Author: Tim Jacobs, Process Plus Piping Design Department Manager
February 3, 2014
Have you have ever wondered what goes into designing a piping system? Here is a brief look into the world of a piping designer.
The most crucial part of piping design is to create a layout of the equipment with the end in mind; this is the basis for a good piping design. To do so, the designer must coordinate with all other disciplines to understand how the process is going to be maintained and operated on a daily basis to allow for maintenance and everyday operations in the design.
Step 1: Develop PFDs, or Process Flow diagrams, with process engineering which will serve as an overview of the entire project.
Step 2: Using the developed PFDs, the P&IDs (Process & Instrumentation Diagrams) are created with the help from both the process engineer and the instrumentation designer.
Step 3: Develop the equipment layouts. This is one of the more challenging parts of a design project. The designer must consider multiple facets to generate the equipment layout. For example constructability, maintenance access, future expansions, operating access, and aisle ways need to be considered in order to create an equipment layout that proves beneficial to the customer for this project and future use.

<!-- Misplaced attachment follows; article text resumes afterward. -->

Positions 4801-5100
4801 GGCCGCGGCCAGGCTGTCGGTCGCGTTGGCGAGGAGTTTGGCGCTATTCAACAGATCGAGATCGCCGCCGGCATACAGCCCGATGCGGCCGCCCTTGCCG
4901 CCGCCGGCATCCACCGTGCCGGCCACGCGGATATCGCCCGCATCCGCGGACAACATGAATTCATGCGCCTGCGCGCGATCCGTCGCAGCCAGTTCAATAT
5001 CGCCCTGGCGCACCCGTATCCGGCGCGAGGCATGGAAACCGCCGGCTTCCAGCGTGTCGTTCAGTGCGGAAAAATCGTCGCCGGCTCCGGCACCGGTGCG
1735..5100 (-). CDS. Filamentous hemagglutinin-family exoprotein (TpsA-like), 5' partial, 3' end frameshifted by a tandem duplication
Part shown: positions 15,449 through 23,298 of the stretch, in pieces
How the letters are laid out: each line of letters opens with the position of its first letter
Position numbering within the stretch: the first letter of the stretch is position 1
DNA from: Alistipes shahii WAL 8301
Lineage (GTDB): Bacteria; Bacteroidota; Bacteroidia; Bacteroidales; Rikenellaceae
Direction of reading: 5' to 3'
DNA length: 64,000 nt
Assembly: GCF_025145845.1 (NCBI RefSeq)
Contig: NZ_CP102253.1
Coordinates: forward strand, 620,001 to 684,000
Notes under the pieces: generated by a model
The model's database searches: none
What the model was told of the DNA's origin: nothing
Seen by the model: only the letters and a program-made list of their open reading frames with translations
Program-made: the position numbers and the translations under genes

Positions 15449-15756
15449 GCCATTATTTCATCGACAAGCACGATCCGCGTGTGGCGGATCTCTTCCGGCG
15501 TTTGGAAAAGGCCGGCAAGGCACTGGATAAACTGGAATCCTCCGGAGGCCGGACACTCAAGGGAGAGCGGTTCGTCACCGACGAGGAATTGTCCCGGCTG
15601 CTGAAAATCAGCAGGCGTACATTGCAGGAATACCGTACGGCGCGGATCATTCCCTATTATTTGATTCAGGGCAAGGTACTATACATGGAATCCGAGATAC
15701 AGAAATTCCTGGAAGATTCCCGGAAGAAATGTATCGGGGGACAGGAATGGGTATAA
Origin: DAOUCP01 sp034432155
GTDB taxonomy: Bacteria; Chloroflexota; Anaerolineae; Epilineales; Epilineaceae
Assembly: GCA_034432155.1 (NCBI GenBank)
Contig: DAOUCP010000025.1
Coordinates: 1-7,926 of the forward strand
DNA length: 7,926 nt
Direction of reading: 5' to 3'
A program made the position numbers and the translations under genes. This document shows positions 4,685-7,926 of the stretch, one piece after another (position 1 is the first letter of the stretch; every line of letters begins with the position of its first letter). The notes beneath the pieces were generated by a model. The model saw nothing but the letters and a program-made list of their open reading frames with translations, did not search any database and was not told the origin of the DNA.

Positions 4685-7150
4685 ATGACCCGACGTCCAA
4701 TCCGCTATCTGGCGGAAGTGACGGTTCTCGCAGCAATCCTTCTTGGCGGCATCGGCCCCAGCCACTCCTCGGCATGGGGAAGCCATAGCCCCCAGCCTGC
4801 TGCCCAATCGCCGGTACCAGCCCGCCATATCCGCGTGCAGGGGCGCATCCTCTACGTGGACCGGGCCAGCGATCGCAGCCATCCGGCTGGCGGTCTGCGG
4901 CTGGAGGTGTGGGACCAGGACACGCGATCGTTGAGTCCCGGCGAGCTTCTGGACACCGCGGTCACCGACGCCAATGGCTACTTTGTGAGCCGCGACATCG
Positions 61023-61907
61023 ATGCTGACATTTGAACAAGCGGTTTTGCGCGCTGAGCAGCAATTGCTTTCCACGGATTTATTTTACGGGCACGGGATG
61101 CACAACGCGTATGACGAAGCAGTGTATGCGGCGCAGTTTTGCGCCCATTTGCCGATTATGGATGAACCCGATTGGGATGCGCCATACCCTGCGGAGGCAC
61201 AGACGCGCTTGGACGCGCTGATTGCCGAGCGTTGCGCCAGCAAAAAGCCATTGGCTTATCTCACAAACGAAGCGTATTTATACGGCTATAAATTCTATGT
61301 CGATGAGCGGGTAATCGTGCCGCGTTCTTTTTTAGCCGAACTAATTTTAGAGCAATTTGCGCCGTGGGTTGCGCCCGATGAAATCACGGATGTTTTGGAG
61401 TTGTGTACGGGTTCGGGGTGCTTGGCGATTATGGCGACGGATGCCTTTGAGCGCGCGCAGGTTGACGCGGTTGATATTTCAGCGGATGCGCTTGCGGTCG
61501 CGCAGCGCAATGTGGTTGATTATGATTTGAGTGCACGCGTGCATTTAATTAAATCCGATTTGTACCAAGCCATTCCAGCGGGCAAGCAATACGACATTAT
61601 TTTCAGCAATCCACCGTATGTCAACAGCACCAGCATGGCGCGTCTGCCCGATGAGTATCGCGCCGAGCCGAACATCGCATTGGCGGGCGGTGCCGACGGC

Step 4: Design the piping system using the P&IDs and the equipment layout, and keeping in mind good piping design practices.
Piping design involves a lot of visualization and creativity. A good designer knows not only how their designs are affected by other disciplines, but also how theirs affect the other disciplines. Piping design takes into consideration a vast amount of variables. For example: the type of product being piped, pipe specification, drainability, flexibility, constructability, future connections, and maintenance requirements to name a few.
The designer also must consider and incorporate into the design any personnel safety items and industry codes and standards. This is to ensure the operating personnel can operate and maintain the system in a safe and productive manner. This may be as simple as providing manual valves to isolate equipment for maintenance or the location of instrumentation for everyday operation.
Most importantly, a good piping designer coordinates and interacts with all other disciplines regularly to ensure the design teams are using the most up-to-date information. Coordination with the other disciplines involved with the project is vital to ensure that an outstanding package is developed and delivered to the customer.